TIP: know your genre well enough to understand what your readers want to know about your book.

            TIP: Go to your own collection of books or and find books in your genre. Look at their blurbs. What makes you want to open those pages? What are some keywords that may be used throughout your selections?  How long are these blurbs? Some may be longer than others (see examples) but they’re all short.
            TIP: What market are you selling to? That answer will determine the most important information to keep in your blurb. If you’re writing primarily mystery, you don’t want to overshadow this with the romantic lives of your characters. And, if the reader expects romance, don’t emphasis everything but. Give the readers what they want---what they expect.
If it’s a multi-genre book, let the reader know it’s a romance but it’s also suspense or mystery or other genre. If it Sci-fi and there’s romance, you’ll want to let the reader know romance plays a part, but the Sci-fi is the important part.  Same with fantasy and other genres.
Use language in your blurb that may reflect the overall atmosphere or mood of the story. Word paint your blurb. (as much as you can for so short a synopsis.)  If it’s funny, reflect the humor. If it’s dark write the blurb with dark and ominous sentences like: “And fear was the summer slogan in Lake Nager,” from ‘Waterlilies Over My Grave’ (or something even better)
            KEY ELEMENT: PROTAGONISTS:  Focus on the main character, the one who has the most at stake and the most to lose. In romantic suspense (or romance) there are two equal partners. Each one has his own goals, motivations and conflicts. You might include both---you might not.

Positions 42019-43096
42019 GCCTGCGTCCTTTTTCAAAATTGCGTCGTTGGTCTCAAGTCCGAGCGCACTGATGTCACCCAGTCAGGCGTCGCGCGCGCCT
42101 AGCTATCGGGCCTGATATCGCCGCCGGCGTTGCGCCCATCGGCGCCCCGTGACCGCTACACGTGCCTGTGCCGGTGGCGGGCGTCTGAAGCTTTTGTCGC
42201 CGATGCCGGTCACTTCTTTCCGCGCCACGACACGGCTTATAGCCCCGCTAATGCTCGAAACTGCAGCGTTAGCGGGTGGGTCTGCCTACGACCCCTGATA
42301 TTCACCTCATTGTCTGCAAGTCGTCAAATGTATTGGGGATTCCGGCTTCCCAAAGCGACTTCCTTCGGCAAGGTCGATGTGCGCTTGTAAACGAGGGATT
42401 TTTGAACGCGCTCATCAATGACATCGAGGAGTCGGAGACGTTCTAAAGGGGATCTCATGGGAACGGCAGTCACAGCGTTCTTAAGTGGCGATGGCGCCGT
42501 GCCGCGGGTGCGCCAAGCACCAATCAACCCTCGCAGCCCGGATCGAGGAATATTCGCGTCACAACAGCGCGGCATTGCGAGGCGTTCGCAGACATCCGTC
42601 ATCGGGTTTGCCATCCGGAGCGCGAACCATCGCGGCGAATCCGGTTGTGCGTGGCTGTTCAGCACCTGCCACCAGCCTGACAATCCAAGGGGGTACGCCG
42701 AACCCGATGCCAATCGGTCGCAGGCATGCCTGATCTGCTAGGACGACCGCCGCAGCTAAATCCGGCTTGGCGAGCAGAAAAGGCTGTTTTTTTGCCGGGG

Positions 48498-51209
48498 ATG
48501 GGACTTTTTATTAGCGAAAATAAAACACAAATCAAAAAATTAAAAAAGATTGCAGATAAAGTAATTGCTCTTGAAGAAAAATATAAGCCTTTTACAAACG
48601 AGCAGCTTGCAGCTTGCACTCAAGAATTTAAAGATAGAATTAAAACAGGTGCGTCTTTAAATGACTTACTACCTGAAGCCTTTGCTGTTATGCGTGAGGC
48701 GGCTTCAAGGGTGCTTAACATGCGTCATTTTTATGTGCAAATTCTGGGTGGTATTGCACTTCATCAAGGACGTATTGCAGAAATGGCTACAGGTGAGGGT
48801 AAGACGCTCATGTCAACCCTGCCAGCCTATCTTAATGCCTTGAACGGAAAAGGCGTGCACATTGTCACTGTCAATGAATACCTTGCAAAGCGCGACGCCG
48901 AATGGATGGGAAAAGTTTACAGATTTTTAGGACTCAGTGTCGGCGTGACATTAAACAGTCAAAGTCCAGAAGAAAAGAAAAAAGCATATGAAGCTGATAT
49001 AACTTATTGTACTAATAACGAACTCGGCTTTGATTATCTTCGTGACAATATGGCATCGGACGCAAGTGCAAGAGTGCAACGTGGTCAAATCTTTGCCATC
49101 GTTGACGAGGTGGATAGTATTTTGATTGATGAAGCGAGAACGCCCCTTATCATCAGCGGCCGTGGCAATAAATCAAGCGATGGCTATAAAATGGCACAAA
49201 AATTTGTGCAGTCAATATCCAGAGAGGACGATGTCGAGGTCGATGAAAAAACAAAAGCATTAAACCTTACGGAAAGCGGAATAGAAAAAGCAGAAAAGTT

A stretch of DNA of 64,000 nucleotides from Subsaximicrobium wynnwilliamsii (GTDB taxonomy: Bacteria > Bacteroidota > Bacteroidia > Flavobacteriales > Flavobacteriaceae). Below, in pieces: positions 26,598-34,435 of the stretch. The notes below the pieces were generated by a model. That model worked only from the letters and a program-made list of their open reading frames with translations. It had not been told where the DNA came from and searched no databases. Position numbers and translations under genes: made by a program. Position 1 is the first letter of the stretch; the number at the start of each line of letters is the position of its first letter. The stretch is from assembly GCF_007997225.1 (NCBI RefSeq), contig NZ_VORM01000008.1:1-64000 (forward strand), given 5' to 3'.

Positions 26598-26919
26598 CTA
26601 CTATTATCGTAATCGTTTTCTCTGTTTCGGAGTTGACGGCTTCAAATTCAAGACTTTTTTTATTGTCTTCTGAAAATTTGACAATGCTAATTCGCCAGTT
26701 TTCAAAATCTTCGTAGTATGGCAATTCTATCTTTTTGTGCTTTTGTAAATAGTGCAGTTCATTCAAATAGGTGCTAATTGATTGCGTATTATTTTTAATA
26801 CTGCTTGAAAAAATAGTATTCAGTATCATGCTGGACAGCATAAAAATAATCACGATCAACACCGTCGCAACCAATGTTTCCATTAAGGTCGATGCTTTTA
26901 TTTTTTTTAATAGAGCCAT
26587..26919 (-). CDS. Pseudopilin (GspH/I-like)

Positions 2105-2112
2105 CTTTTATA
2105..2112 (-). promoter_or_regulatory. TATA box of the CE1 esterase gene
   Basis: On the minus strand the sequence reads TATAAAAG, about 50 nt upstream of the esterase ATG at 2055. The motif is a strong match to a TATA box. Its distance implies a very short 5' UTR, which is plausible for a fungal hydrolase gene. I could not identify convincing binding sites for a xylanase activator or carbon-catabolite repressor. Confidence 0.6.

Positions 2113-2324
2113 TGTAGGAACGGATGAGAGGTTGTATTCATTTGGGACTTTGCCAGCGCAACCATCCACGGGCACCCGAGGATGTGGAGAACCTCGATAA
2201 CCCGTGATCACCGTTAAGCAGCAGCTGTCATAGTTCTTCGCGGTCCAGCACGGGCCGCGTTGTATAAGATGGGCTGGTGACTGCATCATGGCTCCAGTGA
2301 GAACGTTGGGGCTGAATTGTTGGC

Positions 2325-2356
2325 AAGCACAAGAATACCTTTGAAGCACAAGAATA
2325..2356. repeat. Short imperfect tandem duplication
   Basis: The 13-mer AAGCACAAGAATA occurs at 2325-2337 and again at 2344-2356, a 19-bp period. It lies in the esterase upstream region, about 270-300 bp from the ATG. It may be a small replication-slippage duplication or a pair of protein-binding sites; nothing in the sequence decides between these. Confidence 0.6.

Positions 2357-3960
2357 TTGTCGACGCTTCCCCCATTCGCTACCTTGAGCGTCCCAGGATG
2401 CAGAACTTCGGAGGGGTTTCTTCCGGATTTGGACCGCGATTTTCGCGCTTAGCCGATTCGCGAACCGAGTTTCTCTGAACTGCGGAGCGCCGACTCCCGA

KEY ELEMENTS: GOAL, MOTIVATION AND CONFLICT: What does the h/h want (goal) why does he/she want it? (motivation) and what stops him/her from reaching his/her goal? (conflict)
I’ll repeat: What does s/he want during the course of the book and why does s/he want it. (goal and motivation and conflict is key in the blurb.) And, what or who’s stopping them from reaching that goal.
            The conflict usually starts with “but” or “however.” Sometimes the H/H/ inner conflicts are as or almost as important to the story as the outer conflict. But, the inner conflicts should at some point intercede and explain why they can’t resolve their outer conflicts.
You can generalize how the characters intend to overcome their problem, but don’t give away how they do it.
Here comes the story question (the hook.)  
            Will the hero or heroine protect the lead secondary character and come up with a plan to thwart the villain’s game plan that will lead them to disaster? And, what will happen if they do not succeed?